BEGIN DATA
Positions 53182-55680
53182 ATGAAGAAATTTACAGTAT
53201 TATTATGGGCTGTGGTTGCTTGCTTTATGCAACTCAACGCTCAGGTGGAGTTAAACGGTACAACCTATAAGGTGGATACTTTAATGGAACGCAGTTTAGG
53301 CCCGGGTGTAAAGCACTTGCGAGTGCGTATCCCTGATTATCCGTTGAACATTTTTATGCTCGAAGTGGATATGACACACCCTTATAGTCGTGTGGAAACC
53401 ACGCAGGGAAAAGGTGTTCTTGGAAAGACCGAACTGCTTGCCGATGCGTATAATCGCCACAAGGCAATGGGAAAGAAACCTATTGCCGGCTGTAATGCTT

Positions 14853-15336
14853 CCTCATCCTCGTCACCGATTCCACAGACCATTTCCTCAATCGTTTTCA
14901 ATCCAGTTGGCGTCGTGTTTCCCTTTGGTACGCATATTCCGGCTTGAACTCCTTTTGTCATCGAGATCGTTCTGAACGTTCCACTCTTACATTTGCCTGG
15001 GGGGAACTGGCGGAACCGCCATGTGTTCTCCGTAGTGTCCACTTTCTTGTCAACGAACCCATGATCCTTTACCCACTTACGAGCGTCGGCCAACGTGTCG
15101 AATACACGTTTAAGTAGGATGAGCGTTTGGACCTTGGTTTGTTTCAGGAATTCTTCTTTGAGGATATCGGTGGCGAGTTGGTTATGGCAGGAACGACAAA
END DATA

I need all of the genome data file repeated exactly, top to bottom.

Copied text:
Positions 53182-55680
53182 ATGAAGAAATTTACAGTAT
53201 TATTATGGGCTGTGGTTGCTTGCTTTATGCAACTCAACGCTCAGGTGGAGTTAAACGGTACAACCTATAAGGTGGATACTTTAATGGAACGCAGTTTAGG
53301 CCCGGGTGTAAAGCACTTGCGAGTGCGTATCCCTGATTATCCGTTGAACATTTTTATGCTCGAAGTGGATATGACACACCCTTATAGTCGTGTGGAAACC
53401 ACGCAGGGAAAAGGTGTTCTTGGAAAGACCGAACTGCTTGCCGATGCGTATAATCGCCACAAGGCAATGGGAAAGAAACCTATTGCCGGCTGTAATGCTT

Positions 14853-15336
14853 CCTCATCCTCGTCACCGATTCCACAGACCATTTCCTCAATCGTTTTCA
14901 ATCCAGTTGGCGTCGTGTTTCCCTTTGGTACGCATATTCCGGCTTGAACTCCTTTTGTCATCGAGATCGTTCTGAACGTTCCACTCTTACATTTGCCTGG
15001 GGGGAACTGGCGGAACCGCCATGTGTTCTCCGTAGTGTCCACTTTCTTGTCAACGAACCCATGATCCTTTACCCACTTACGAGCGTCGGCCAACGTGTCG
15101 AATACACGTTTAAGTAGGATGAGCGTTTGGACCTTGGTTTGTTTCAGGAATTCTTCTTTGAGGATATCGGTGGCGAGTTGGTTATGGCAGGAACGACAAA